Despite the government’s last-minute decision to extend a reduction in certain taxes for the next two months, we recently have and will eventually again face a fuel increase.
FUEL PRICES WOULD HAVE GONE UP BY R4-PER LITRE
We are all now forced to look at simple ways of saving fuel.
We reported earlier that Ministers Gwede Mantashe and Enoch Godongwana have agreed to slash the General Fuel Levy for two months. Had it been allowed to expire as planned this evening, South Africans would likely have paid about R4-per-litre MORE on their fuel in June.
The General Fuel Levy has been reduced by R1.50 – as it has been since April. However, from 7 July, that number comes down to 75 cents. The offer will finally expire on 2 August 2022, and the government is expected to pump around R4.5 billion into these adjustments.
HOW MUCH ARE WE PAYING FOR OUR PETROL AND DIESEL IN JUNE?
As earlier reported with the official changes, we can confirm that Petrol Grade 93 has gone up by R2.43 per-litre from Wednesday 1 June. Had it not been for the state intervention, some petrol consumers would be staring down the barrel of a R4p/l increase.
Petrol Grade 95 has also gone up by R2.33p/l, whereas R1.10 will be added to the value of diesel.
Taking these changes into account, we’ve calculated what every road user will have to pay (on a per-litre basis) for their fuel in June:
- Petrol Grade 93: R23.94
- Petrol Grade 95: R24.17
- Diesel Wholesale: R23.09
- Petrol Grade 93: R23.29
- Petrol Grade 95: R23.42
- Diesel Wholesale: R22.47
HOW CAN YOU SAVE FUEL?
- Anticipate changes to traffic conditions and minimise unnecessary braking and acceleration.
- Reducing speed by 20km/h can reduce fuel consumption by 20%.
- Plan your route and use traffic apps and alerts to avoid traffic jams and congestion.
- Keep your RPMs around 3 000 as it can also reduce your consumption by 20%.
- Regular maintenance improves fuel efficiency.
- Minimum use of the aircon.
“South Africa is also heading into the coldest months of the year and a dip in temperatures can also reduce a vehicle’s fuel efficiency.
“Much of the research on this is conducted in areas that experience drops in temperatures of up to 25 degrees celsius and consequently the reduction in efficiency can be as high as 12%. While South Africa is highly unlikely to see a 25-degree drop in temperature, there is still an inevitable drop in temperatures and consequently, reduction in fuel efficiency.”Eugene Herbert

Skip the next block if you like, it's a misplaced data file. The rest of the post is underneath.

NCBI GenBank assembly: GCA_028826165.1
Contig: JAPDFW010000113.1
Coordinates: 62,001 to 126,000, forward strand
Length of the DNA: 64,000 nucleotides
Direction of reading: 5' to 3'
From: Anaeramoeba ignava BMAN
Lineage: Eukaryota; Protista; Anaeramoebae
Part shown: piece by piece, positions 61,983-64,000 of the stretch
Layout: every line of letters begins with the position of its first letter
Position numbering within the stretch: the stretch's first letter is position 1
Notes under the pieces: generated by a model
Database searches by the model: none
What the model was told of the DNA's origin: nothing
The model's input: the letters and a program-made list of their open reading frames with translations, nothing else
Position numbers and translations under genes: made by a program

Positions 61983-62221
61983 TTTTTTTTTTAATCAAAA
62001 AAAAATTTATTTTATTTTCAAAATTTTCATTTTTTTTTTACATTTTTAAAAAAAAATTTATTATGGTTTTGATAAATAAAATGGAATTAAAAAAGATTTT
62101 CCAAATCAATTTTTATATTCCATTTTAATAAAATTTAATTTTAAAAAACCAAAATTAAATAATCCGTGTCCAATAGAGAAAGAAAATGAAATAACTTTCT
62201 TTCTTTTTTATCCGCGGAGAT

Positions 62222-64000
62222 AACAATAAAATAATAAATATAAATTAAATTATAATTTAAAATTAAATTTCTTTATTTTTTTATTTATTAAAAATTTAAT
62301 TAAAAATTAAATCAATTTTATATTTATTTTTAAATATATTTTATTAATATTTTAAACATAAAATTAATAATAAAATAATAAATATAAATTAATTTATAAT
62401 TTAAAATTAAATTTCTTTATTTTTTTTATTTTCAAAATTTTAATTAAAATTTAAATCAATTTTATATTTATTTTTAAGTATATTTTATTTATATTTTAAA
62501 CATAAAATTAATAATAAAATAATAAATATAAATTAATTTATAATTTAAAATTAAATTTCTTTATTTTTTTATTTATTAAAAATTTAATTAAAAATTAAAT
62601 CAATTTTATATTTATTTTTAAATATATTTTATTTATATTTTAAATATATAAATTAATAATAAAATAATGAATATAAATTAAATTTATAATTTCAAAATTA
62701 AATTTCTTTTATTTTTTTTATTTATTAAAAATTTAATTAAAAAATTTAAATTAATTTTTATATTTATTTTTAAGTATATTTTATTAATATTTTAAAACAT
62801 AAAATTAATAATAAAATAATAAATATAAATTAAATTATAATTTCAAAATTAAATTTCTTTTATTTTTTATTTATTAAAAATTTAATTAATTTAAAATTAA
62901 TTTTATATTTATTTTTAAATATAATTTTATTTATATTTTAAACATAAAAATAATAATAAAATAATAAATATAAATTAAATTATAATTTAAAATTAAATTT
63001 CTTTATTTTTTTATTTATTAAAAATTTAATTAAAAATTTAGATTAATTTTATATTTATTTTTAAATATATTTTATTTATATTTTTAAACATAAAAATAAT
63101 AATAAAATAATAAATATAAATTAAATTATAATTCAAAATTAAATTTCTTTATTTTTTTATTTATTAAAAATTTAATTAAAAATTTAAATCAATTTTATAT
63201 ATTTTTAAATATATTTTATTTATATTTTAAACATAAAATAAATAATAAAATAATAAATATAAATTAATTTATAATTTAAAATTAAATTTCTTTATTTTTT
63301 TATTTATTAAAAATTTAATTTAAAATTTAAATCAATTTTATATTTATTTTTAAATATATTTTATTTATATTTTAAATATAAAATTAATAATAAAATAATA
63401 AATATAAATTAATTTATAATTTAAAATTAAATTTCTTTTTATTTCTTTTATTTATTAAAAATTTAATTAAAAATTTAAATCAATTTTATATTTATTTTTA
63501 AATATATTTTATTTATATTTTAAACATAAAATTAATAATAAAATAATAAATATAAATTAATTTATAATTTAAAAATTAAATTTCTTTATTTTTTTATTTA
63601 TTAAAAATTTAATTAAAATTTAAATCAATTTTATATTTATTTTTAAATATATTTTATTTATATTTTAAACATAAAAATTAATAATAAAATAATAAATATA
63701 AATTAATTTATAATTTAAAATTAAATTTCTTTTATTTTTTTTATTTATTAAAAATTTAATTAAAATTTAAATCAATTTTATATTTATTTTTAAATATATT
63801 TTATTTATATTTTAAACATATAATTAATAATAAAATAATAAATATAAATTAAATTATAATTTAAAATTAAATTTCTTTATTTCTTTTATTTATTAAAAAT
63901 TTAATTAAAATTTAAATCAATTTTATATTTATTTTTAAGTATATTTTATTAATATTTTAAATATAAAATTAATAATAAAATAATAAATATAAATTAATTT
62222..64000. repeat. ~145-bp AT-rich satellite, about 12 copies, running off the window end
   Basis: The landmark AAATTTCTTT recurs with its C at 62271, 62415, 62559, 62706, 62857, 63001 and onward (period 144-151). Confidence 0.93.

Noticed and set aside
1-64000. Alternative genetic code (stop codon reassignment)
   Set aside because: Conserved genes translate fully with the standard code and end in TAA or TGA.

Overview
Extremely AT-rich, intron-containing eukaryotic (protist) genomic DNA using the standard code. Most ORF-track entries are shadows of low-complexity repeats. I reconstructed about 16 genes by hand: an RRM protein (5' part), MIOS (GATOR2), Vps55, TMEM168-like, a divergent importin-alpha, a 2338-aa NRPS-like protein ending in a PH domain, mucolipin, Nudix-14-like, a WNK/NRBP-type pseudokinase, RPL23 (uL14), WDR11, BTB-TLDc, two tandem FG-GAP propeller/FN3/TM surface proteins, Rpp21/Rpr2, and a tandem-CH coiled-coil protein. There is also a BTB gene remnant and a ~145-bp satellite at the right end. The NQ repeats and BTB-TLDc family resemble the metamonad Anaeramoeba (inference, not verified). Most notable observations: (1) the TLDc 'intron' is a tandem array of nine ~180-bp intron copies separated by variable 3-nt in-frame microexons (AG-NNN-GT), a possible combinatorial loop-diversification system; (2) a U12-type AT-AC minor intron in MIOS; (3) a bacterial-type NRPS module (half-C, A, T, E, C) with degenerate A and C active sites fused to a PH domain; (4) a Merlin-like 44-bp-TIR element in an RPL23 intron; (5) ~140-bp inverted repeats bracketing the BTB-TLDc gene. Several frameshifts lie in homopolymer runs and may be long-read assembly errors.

WITH THE COLD MONTHS YOU NEED TO THINK OF THE FOLLOWING:
Ensure you reduce the effect winter can have on your fuel consumption in the following ways:
- Tyre pressure: as temperatures drop so does your tyre pressure and as this decreases so does your fuel economy. Additionally, if your area experiences slippery roads, it also becomes a danger. Check your tyre pressure first thing in the morning when they are coldest to get the most accurate reading, if your car does not automatically monitor tyre pressure.
- Park inside: if you have a garage avoid the temptation to leave your car out overnight. When temperatures drop engine fluids thicken and use more energy to thin out. Parking inside reduces the effect of this and your consumption of fuel.
- Warmups are unnecessary: as technology improves, the need to warm your car’s engine before driving has become unnecessary in most cars. Even if you do need to warm the engine of your older model vehicle, it’s more effective to do that by driving slowly and carefully than what it is to leave your car idling in the driveway.
- Never forget: irrespective of whether it is winter or summer, remember the important tips when comes to reducing your fuel consumption; remove unnecessary items from your car, ensure maintenance is up-to-date, drive fuel-efficiently and remove anything from your car that reduce its aerodynamics.
- Be prepared: particularly in older model vehicles, replace your air filter if necessary. A dirty air filter can directly impact fuel consumption.